It’s also interesting to see this Stadia pivot in the context of Apple Arcade’s strategy shift back in June 2020. Both Apple and Google have ended up wading into the space with a fair amount of money - great for devs - and ambitious plans. But they ran into distinctly different issues.
Apple’s issues have more been around who the games in its service are aimed towards (since ‘everyone’ is a large target), and some misunderstandings around whether games should be commissioned for standout gameplay experiences or retention. Post-pivot, it’s about retention, across a smaller amount of titles.
Perhaps Apple management presumed that retention and standout gameplay experiences were the same thing, because F2P mobile games that get returned to all the time make more money, so are more successful? Lots to unpick there, maybe for another time!
Stadia’s pivot comes after they started late on building a full console-competitor ecosystem, and encountered enough business model headwinds with early adopters and ‘cloud-only purchasing of games’ that the negatives of staying with an existing 3-5 year plan outweighed the positives.
Ironically, as Network N’s Tim Edwards commented on social media, cloud-only approaches to high-end video games: “will not be viable businesses until there is a game, or game type, that can only really exist because of the cloud platform. Google shutting their content studios is such an own goal.”
But some of the early attempts to show R&D around Stadia, such as the Style Transfer ML tech, were technically-led graphical solutions that didn’t fundamentally change gameplay. And large tech companies have failed in the past to create new genres of games that can only be played on a specific technology platform, & also become hits - it’s a different medium, but Twitch’s attempts to do so never quite worked out.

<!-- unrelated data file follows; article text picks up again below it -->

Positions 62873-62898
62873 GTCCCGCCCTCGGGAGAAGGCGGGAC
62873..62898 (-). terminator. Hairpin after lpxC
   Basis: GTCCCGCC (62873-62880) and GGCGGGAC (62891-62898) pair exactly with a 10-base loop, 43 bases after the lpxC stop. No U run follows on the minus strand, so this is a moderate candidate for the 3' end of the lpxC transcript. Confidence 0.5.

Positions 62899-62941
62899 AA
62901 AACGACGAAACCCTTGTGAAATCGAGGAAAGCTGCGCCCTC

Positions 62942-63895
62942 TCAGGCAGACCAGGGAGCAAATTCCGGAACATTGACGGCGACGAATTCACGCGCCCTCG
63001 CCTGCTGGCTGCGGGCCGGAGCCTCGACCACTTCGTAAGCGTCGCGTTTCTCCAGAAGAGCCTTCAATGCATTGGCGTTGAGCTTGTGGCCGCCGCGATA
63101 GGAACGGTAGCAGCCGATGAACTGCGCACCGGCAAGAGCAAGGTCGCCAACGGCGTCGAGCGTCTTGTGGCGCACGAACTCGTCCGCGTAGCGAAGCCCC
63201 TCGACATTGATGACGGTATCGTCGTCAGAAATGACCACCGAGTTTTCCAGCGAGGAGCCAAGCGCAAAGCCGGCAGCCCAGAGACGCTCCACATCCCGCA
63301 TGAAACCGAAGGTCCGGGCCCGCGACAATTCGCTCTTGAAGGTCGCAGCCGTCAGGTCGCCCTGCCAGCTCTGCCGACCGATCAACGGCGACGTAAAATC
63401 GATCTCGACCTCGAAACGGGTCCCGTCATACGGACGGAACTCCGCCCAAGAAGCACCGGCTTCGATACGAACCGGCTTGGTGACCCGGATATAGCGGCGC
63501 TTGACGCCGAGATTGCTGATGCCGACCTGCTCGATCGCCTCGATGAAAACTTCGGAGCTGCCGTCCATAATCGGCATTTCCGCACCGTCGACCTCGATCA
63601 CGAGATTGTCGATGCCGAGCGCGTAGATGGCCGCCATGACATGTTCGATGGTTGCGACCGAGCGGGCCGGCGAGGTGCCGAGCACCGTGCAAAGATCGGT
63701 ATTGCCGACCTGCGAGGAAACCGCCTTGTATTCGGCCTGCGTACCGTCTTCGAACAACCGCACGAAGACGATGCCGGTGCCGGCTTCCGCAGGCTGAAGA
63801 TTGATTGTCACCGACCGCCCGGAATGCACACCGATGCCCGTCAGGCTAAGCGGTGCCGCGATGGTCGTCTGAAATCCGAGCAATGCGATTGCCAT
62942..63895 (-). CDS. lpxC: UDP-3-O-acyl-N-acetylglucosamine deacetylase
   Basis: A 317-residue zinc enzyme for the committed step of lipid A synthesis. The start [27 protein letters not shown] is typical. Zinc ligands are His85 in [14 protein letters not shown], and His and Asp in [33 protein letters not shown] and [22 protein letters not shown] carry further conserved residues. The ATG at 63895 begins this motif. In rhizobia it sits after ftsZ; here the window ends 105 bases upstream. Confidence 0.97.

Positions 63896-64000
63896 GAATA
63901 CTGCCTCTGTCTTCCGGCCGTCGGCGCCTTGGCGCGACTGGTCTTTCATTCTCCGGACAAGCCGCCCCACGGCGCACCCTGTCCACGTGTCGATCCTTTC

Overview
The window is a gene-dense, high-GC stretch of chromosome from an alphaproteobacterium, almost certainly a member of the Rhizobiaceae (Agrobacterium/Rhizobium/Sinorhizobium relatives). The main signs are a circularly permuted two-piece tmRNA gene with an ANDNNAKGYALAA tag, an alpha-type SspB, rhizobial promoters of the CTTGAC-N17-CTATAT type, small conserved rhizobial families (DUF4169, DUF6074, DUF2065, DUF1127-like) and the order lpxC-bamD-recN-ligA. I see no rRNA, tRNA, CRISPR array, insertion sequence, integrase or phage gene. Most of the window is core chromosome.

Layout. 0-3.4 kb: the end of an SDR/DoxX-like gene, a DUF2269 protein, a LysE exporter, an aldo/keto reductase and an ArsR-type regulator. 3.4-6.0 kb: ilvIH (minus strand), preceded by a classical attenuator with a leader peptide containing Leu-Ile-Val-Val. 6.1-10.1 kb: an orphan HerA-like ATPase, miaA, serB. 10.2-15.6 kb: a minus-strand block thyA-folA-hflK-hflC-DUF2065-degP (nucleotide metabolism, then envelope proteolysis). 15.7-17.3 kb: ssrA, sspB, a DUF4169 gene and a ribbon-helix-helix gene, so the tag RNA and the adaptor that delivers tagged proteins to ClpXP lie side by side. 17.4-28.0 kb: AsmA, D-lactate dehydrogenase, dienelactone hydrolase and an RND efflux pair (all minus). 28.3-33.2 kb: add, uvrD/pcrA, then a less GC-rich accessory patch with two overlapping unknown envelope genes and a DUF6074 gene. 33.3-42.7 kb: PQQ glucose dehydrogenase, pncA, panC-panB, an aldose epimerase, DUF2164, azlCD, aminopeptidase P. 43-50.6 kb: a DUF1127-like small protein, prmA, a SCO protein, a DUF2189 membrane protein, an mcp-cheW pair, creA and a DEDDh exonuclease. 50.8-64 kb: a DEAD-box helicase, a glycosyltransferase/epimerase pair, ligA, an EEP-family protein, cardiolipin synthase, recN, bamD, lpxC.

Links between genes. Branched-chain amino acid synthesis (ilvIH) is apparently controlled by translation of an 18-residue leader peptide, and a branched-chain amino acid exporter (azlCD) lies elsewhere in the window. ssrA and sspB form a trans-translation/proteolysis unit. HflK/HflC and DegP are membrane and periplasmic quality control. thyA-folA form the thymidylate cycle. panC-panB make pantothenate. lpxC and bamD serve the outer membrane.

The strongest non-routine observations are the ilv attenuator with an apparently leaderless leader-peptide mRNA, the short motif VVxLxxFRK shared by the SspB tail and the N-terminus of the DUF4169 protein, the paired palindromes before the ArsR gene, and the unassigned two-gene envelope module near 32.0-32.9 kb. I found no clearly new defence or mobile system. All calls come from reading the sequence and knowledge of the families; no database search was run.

So the ‘cloud-only megahit’ is an ambitious - and for Stadia, incredibly expensive - goal. This probably seems unappetizing, given the general negative fan reaction & financials for Stadia thus far. (Reminder: if you’re targeting AAA console players as the early adopters who have to get enthusiastic about your game platform, you’d better turn up every day with a flame-proof suit.)
As I’ve said before, I think cloud gaming can be helpful to broadening audience. But right now, it works best as another delivery method for convenience. And Microsoft has done the best job of this so far with Xbox Cloud Gaming as part of Game Pass: “Just make the game playable across all platforms (including multiple Xboxes, PC and xCloud, ideally!) and players can decide what hardware they want to run it on themselves.”
And so, as monthly subscription services like Ubisoft+, EA Play and others (I presume there will be others? Antstream?) roll out on cloud platforms, they will come to Amazon Luna and Google Stadia at the same time. And players will be excited. Or not. But this service-led approach should ratchet down the pressure on Stadia to succeed, or else. And I’m truly sorry for the employees and studios getting caught in the fallout.
Let’s bring home this final free GameDiscoverCo newsletter for the week (reminder: paid subscribers get another game-specific one on Friday, full of great insights!) with a look into some of the other things going on around here: